Hubby and wifey are in love, but he's henpecked by her mother. A nip of whiskey gives him Dutch courage, and he storms out, declaring he won't be a domestic slave anymore. He heads for a ... See full summary »
Hubby and wifey are in love, but he's henpecked by her mother. A nip of whiskey gives him Dutch courage, and he storms out, declaring he won't be a domestic slave anymore. He heads for a park bench where a photographer mistakes him for a seated woman's sweetheart. The tintype of the two of them falls into the hands of the woman's husband, whose jealous rage frightens our hero. He abruptly leaves town, telling wifey he'll be away on business. Wifey doesn't need her house while he's away, so, unknown to hubby, she moves in with mom and rents the house to the couple from the park. When our hero returns home sooner than expected, the renter has another attack of jealousy. Written by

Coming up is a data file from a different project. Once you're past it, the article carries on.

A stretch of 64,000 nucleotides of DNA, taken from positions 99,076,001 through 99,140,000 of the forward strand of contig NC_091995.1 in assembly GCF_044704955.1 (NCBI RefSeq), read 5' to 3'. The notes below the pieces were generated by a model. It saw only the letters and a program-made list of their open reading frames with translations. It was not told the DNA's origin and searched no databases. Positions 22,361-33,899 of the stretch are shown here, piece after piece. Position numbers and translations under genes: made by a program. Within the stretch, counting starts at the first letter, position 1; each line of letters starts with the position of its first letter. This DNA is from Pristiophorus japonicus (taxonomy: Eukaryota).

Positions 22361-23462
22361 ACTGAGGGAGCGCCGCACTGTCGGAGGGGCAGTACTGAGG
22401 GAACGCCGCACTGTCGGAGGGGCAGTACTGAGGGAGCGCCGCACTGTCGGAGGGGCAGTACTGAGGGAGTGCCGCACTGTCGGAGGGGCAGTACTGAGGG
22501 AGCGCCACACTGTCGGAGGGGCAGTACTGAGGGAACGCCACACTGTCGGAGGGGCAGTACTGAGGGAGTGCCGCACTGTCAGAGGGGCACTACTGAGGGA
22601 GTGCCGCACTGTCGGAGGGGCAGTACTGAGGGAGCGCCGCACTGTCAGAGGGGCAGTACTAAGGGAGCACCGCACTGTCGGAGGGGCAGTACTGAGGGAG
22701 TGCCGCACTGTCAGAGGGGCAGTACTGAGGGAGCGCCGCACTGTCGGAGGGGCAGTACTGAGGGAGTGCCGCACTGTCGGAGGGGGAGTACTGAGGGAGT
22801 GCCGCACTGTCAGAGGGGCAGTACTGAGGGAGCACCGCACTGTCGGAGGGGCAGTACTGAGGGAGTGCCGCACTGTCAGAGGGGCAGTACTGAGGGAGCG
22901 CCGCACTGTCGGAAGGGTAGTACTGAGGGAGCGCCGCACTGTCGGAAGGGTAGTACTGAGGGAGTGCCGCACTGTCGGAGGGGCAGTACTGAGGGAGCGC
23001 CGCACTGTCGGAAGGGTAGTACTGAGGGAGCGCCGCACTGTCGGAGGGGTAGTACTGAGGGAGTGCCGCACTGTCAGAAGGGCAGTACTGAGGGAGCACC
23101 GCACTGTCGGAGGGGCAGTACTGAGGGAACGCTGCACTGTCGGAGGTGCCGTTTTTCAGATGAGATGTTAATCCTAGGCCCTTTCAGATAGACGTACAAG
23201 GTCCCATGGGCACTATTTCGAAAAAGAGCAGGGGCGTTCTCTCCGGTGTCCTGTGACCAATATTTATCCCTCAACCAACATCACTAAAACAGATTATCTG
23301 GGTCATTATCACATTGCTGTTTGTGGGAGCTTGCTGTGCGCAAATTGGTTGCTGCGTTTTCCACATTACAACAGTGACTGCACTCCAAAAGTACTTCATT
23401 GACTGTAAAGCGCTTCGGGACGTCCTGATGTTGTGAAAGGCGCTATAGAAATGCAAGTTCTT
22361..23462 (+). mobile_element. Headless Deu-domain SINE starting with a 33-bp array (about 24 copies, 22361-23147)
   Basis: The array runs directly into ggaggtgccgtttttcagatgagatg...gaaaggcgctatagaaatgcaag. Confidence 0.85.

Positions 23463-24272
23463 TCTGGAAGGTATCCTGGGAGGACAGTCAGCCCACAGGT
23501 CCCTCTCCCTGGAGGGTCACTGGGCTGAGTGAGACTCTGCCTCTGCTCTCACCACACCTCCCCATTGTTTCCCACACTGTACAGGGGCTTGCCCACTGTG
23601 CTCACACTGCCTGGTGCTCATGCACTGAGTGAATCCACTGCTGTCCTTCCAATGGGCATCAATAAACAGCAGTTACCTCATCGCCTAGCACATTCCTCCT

You know, I really like this film. It's got a great story, very good acting, and some genuinely funny moments. The story deals with a misunderstanding generated by an itinerant photographer in the park. He photographs Fatty and Louise together in a totally innocent embrace without their knowledge. When they (and their spouses) find out about this seemingly not so innocent tintype, all hell breaks loose! Edgar thinks Fatty is having an affair with his wife! Out come the guns! Can Fatty really outrun a speeding bullet? Arbuckle is also ably at the helm of this fine farce comedy. Good acting plus a fast-paced story add up to a highly amusing and enjoyable two-reeler that is still guaranteed to get laughs after all these years.
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